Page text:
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i over dry hopped once with argentine cascade and the beer tasted like pure fresh cut grass/weed/earth. It wasn't pleasant. But this may have been my poor choice of hops
 

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I read and experienced Aregentine Casade can and will give the grassy flavor, not the citrus from the PNW. Home Depot sells 5 gallon paint strainer bags. There is a link for a hop bag, take the paint strainer (re-useable) along with thread stock and 4 or 5 inch PVC pipe about 6 inches long. My hops are fully used and less truck to the primary from the kettle.
 

SkiSoloII

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I'm about to jettison the paint-strainers as being too fine. I'm going to try a large muslin bag for the next brew.

The times I've gone without a hop bag, I haven't been happy with the draining of the wort, nor the cleanup.

Dave
 

tv187u

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Not a big fan to the bag. It has seemed to hamper a number of my beers. its like the wort doesn't get to the hops as well to create the flavors and colors.
 

northernlad

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If the vigor of the boil has an effect on the utilization, then you can count on containing your hops in a bag to have an effect on it as well.
My suggestion is to discard your hop bag for a chinois or other fine strainer to remove the hops, in whatever form, from the wort.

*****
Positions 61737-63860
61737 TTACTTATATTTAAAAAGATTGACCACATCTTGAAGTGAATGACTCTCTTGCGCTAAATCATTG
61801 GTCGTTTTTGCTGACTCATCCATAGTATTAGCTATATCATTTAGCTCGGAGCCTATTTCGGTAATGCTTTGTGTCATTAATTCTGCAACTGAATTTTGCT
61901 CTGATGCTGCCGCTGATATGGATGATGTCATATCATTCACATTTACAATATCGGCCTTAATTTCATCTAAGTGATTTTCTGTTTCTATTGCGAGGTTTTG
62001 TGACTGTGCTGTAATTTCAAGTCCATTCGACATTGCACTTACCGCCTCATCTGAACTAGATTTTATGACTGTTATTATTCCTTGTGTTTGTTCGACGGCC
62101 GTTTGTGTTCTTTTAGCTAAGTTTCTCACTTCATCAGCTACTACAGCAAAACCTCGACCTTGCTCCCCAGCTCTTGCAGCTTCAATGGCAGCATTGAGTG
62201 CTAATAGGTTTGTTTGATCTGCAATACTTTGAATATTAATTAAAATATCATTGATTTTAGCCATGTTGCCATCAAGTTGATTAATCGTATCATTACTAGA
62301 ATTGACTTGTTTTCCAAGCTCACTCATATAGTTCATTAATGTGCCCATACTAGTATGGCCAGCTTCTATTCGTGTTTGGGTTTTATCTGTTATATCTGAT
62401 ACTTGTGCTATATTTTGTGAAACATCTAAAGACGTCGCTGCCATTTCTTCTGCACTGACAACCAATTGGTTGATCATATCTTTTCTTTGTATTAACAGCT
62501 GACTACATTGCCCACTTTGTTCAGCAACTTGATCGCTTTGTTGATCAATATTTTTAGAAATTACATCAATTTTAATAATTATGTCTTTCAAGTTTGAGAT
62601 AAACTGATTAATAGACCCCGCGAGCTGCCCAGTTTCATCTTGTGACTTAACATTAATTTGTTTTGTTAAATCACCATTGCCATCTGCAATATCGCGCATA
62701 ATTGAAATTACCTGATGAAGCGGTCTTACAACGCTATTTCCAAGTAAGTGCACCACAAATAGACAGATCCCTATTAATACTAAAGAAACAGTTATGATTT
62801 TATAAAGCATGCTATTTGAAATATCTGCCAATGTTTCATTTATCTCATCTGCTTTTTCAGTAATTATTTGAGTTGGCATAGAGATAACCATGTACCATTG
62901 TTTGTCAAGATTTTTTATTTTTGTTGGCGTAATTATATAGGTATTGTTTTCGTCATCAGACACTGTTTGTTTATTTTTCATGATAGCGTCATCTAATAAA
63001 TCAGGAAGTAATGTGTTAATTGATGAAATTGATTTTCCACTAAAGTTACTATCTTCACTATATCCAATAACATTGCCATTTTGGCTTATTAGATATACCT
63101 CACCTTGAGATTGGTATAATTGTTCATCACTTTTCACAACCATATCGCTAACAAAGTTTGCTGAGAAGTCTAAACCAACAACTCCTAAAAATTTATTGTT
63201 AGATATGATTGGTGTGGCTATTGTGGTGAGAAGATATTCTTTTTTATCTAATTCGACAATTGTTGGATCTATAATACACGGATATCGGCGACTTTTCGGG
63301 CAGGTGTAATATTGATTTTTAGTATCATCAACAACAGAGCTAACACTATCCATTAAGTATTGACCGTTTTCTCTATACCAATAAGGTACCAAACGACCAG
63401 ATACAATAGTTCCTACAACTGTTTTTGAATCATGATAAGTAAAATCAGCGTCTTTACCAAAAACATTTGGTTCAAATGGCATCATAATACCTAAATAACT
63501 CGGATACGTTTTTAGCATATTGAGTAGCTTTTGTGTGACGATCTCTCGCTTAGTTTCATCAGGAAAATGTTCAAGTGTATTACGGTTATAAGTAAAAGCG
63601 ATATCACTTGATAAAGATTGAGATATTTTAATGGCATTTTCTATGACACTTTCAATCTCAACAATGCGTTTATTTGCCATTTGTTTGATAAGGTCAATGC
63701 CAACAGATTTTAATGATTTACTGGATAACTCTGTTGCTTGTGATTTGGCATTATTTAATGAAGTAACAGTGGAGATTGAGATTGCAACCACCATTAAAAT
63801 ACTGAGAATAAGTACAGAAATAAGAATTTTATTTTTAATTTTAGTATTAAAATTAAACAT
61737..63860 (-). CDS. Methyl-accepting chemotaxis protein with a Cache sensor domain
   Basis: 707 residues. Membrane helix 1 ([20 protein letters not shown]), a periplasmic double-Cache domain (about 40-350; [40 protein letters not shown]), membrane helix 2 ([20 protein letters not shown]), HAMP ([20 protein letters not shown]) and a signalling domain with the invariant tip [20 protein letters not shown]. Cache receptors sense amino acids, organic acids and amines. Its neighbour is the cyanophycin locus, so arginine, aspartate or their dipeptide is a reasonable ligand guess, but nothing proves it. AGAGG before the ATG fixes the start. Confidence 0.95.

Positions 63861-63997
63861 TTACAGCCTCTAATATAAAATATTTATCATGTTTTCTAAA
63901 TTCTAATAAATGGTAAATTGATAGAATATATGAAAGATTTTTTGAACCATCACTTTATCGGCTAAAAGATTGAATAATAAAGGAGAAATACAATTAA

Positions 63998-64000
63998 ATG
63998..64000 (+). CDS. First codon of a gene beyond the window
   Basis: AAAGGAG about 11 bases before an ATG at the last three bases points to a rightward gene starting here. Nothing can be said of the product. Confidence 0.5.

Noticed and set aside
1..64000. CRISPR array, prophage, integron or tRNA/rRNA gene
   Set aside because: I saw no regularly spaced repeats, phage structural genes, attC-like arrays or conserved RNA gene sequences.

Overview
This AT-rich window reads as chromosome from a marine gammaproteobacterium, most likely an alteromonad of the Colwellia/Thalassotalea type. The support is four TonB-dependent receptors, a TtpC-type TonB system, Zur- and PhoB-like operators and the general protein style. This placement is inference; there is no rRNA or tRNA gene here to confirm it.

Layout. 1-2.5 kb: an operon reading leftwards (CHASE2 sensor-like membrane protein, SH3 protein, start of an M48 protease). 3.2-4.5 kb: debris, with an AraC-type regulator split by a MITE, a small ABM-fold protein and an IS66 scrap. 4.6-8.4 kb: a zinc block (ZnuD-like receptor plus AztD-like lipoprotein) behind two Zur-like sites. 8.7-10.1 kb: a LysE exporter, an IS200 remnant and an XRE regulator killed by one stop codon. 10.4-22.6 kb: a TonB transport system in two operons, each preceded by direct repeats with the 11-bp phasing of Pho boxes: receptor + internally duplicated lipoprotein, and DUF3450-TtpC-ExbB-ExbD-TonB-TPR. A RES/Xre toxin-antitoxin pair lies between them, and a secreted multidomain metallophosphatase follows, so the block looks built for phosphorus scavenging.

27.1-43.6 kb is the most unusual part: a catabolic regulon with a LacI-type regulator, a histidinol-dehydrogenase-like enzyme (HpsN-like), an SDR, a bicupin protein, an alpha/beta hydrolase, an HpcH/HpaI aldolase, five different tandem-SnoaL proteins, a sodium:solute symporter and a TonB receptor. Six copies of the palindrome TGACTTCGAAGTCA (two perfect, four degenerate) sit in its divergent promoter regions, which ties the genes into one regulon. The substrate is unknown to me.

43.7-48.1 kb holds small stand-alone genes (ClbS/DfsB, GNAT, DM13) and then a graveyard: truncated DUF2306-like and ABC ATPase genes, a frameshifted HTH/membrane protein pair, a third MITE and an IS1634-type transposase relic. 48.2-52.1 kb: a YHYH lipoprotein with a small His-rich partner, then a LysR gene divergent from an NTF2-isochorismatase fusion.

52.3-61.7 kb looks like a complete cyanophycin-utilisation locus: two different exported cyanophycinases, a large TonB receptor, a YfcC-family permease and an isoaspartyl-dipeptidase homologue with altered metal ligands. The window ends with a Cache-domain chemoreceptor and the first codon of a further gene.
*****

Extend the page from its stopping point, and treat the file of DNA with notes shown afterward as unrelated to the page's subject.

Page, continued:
As for the dry hop, since I use carboys, I have found that using a bag only allows you to stir up a bunch of hop schwag when transfering to bottling bucket so I don't use bags there either. Time settles all floaties.
 

BrewMonster

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Just did my first re-do beer. First one used no hop bag and I used a 5gal paint strainer bag for the second. MAJOR difference in hop utilization. Painter strainer bag goes away!
I have been told since I started (a little over a year now) to never just pour the wort into the fermenter, that the wort being exposed to so much air would some how mess with the flavor...then again, maybe I should look further into the history of brewing. Maybe that was normal at one point.
 

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I don't really see the need for hop bags during the boil, I just throw everything in and then after the wort has cooled I pour it through a metal screened colander into the fermentation vessel of choice. Removes most hop material and aerates at the same time. Anything wrong with this method?
When I dry hop I just use a muslin bag and make sure to squeeze it out when I remove it.